I love not only your thoughts, but also how you express them… Your love-centered, hopeful, positive and proactive voice is incredibly refreshing and exactly what I’ve been looking for recently in the feminist blogosphere.Sara
Spectra has allowed myself, and many I know, access safer spaces to have much needed, challenging and powerful conversations that would otherwise not occur in our communities.ShakiraThe Network/La Red
… a flexible and effective communicator with youth across various social, class and cultural strata.AyariGirl Scouts Program Coordinator
Spectra is a talented speaker and facilitator and is especially adept at working with groups of students in ways that both challenge and support individual viewpoints.http://Eva, Harvard Women's Center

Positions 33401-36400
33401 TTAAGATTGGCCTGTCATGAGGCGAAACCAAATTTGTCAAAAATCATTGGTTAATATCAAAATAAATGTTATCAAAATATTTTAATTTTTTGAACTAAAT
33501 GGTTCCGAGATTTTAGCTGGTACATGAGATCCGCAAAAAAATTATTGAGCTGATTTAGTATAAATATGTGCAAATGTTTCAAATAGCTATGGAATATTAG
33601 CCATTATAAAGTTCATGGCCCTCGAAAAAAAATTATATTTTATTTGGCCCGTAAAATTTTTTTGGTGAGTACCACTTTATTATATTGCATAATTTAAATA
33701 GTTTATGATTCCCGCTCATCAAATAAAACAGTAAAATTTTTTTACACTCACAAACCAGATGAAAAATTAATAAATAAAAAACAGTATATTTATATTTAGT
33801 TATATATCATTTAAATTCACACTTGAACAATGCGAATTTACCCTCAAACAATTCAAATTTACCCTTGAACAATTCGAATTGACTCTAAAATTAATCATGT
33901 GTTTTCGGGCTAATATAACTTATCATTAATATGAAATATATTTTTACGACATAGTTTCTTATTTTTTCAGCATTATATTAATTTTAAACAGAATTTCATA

… a force to be reckoned with–in a very positive way. Spectra has the “gift” of envisioning the greatness we can achieve and uniting the folks who will make that happen. I adore her.TimFenway Health
… [an] articulate weaving of personal experience and analysis.Becky
Top Posts & Pages
- A Thank You To My Friends and Family for the Unconditional Love and Support
- A Gay Zulu Wedding and the Danger of a Single LGBT African Story
- Queer Afrofeminist Reflections on October 1st: Nigeria's Independence Day and a Diaspora Homecoming
- 4 Powerful Documentaries about African Women Everyone Should Watch
- No events. Self-care break.